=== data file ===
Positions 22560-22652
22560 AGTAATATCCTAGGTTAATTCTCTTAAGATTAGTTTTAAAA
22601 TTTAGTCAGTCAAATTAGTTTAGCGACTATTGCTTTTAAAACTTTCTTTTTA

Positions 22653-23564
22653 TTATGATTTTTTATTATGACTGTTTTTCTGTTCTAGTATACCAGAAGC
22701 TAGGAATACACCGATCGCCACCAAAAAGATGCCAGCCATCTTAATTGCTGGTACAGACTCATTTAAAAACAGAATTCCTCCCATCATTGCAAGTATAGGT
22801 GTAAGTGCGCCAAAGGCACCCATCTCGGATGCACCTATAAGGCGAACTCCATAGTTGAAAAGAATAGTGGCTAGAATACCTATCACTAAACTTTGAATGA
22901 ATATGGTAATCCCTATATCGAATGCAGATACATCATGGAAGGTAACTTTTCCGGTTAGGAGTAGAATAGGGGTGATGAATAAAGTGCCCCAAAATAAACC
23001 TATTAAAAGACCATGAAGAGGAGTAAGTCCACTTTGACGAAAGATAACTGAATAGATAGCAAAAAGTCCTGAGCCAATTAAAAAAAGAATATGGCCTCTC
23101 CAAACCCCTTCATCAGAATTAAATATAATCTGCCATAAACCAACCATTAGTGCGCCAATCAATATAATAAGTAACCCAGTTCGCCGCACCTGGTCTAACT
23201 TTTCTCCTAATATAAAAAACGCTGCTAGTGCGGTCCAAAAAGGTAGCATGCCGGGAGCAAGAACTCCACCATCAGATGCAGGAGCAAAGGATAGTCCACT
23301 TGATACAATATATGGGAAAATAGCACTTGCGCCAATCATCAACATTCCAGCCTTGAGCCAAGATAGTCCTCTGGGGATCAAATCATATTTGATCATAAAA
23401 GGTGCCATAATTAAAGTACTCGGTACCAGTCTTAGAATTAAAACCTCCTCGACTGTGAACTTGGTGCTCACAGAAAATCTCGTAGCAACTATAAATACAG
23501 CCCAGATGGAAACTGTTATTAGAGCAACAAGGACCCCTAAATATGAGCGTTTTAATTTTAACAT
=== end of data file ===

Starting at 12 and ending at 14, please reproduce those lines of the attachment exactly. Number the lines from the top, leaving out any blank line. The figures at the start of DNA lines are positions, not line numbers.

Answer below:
23301 TGATACAATATATGGGAAAATAGCACTTGCGCCAATCATCAACATTCCAGCCTTGAGCCAAGATAGTCCTCTGGGGATCAAATCATATTTGATCATAAAA
23401 GGTGCCATAATTAAAGTACTCGGTACCAGTCTTAGAATTAAAACCTCCTCGACTGTGAACTTGGTGCTCACAGAAAATCTCGTAGCAACTATAAATACAG
23501 CCCAGATGGAAACTGTTATTAGAGCAACAAGGACCCCTAAATATGAGCGTTTTAATTTTAACAT